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New aviation standards promote
next-generation network infrastructure and cybersecurity
News/ > 2020/ > New aviation standards promote next-generation network infrastructure and cybersecurity/
New aviation standards promote next-generation network infrastructure and cybersecurity
29 May 2020 Among the most prominent of the Airlines Electronic Engineering Committee’s (AEEC) recent work is related to Draft 7 of ARINC Project Paper 686, «Roadmap for IPv6 Transition in Aviation.» This is the latest development in the committee’s work to establish the next generation internet protocol suite (IPS), which is a new network infrastructure based on internet protocol that promises to use commercial-off-the-shelf (COTS) products to support air-to-ground aeronautical safety services communications. It is in its earliest stages of development, with a targeted operational date of the mid to late 2020s.

«We have been working very closely with IATA, ICAO, EUROCAE, and RTCA to develop technical standards for a completely new aviation data communication infrastructure. ICAO Doc 9896, Manual on the Aeronautical Telecommunication Network (ATN) using Internet Protocol Suite (IPS) Standards and Protocol, is the foundational document,» Paul Prisaznuk, the AEEC executive secretary and program director, said.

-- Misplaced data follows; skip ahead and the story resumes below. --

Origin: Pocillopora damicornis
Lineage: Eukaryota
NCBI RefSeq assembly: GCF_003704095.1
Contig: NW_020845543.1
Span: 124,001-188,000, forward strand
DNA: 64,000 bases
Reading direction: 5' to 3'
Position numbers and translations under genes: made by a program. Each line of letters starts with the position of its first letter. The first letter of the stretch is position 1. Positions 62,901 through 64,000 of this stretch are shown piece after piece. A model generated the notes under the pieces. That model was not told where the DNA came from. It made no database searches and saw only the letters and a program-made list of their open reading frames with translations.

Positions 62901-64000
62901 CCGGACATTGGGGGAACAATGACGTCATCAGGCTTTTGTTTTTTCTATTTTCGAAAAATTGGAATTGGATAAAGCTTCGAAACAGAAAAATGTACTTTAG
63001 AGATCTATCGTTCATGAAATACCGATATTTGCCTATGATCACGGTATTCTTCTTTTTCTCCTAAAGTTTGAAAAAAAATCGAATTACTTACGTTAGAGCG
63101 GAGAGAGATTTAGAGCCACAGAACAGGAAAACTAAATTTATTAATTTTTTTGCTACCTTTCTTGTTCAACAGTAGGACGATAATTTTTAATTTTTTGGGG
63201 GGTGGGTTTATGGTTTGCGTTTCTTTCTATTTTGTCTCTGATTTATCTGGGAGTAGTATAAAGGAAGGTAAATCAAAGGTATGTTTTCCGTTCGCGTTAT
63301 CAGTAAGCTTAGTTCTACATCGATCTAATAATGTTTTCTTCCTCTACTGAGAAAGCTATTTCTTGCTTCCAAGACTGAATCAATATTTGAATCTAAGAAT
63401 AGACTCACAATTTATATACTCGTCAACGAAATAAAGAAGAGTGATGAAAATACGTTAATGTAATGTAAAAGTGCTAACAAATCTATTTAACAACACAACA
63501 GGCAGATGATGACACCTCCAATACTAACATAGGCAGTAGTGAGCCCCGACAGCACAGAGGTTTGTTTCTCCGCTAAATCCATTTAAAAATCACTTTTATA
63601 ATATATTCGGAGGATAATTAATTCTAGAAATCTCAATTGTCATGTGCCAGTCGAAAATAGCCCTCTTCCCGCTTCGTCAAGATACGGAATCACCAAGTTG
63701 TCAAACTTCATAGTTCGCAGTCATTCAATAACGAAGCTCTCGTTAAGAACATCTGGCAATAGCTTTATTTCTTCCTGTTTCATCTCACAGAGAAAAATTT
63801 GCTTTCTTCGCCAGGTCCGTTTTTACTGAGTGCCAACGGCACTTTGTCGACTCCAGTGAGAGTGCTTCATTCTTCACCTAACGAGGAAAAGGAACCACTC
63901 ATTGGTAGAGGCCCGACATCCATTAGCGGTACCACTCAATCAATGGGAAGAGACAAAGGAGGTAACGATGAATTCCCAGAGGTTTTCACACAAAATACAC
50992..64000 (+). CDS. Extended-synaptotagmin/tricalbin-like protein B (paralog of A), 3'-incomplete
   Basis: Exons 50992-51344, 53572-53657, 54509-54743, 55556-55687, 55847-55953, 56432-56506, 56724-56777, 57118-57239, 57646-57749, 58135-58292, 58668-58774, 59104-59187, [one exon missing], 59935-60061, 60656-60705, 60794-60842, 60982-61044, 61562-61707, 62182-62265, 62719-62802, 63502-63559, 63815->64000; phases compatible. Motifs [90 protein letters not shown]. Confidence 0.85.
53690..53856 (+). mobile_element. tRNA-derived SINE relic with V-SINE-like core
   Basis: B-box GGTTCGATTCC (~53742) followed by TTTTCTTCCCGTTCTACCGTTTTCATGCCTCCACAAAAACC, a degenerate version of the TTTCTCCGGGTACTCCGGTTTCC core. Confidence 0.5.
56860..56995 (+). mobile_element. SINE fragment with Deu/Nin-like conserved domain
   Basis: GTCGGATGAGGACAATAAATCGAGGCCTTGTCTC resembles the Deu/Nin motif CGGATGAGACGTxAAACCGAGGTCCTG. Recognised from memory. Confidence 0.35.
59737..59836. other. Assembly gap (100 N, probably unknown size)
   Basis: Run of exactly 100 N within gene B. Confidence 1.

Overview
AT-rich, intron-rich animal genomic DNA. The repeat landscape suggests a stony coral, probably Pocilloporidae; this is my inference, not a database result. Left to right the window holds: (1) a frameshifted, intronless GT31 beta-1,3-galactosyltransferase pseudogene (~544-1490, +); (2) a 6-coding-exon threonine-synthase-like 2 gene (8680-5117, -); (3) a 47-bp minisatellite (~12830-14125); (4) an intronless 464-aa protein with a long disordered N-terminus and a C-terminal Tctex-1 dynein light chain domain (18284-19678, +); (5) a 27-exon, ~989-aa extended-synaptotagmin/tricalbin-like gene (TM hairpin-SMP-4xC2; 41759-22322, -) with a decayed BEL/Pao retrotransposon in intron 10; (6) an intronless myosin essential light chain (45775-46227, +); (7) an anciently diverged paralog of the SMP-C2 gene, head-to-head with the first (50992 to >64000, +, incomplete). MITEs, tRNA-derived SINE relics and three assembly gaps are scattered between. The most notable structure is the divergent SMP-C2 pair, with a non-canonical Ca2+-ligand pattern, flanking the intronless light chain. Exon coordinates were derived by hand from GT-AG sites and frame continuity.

The journey to this point began in 2017, when the executive committee first adopted a new activity dedicated to the development of an industry roadmap for the use of IPv6 in air-to-ground data communications used by avionics systems.

According to Cisco, IP is designed for use in identifying devices within interconnected systems of packet switched computer communication networks. With more than four billion unique IP addresses, IPv4 is the fourth revision of IP and the most widely deployed IP in use to connect devices to the internet. Cisco notes these IPs were completely allocated to specific geographic regions in 2011.

IPv6 is the next-generation IP designed to replace IPv4 and will allow more users and devices to communicate over the internet by using bigger numbers to create IP addresses. Whereas IPv4 addresses were 32 bits long, IPv6 addresses will be 128 bits long, according to Apple.